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Im looking for a correct argumentation of why the folowing holds, any help would be great:

For $p$ prime, if $c \not\equiv 0 \pmod p$ then $\forall a \not\equiv 0 \pmod p ~\exists b \not\equiv 1 \pmod p$ such that $c+a\equiv ab \pmod p$

I presume this could be shown easily, but Im looking at least for hint how to start.

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    $\begingroup$ $$c+a \equiv ab \pmod{p} \iff c \equiv a(b-1)\pmod{p}$$ $\endgroup$ – Daniel Fischer Apr 15 '14 at 15:02
  • $\begingroup$ @NumberFour : I changed five instances of (\mathrm{mod}~p) to \pmod p. That is standard. (With more than one character included, you need braces, thus \pmod{23} yields $\pmod{23}$.) ${}\qquad{}$ $\endgroup$ – Michael Hardy Apr 15 '14 at 15:41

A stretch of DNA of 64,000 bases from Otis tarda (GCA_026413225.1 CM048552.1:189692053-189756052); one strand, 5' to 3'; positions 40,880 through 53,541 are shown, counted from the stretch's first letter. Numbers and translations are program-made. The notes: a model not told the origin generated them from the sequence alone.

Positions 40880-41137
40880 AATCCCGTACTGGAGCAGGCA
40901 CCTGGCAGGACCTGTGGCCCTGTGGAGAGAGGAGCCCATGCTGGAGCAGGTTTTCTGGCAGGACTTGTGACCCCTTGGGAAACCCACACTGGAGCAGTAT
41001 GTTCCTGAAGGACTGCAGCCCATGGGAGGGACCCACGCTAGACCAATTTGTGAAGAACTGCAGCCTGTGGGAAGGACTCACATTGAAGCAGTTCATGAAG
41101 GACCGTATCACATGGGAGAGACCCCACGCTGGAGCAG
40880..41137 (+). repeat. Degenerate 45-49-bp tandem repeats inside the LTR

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Hint $\ {\rm mod}\ p\!:\ a\not\equiv 0\,$ so, by Bezout, $\,a^{-1}$ exists, so $\ ab\equiv a+c\overset{\times\ a^{-1}}\Rightarrow b\equiv 1 + a^{-1}c,\ $ hence $\,b\equiv 1\,$ implies $\ a^{-1}c\equiv 0\,\overset{\times\ a}\Rightarrow\ c\equiv 0\, $ contra hypothesis.

Remark $\ $ Alternatively, employ $\ n x \equiv k \ $ has a unique solution if $\,n\,$ is coprime to the modulus, i.e. use the existence and uniqueness of fractions with denominator coprime to the modulus.

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Hint: justify and/or prove the following

$$c+a=ab\pmod p\implies b=a^{-1}(a+c)=1+a^{-1}c\pmod p$$

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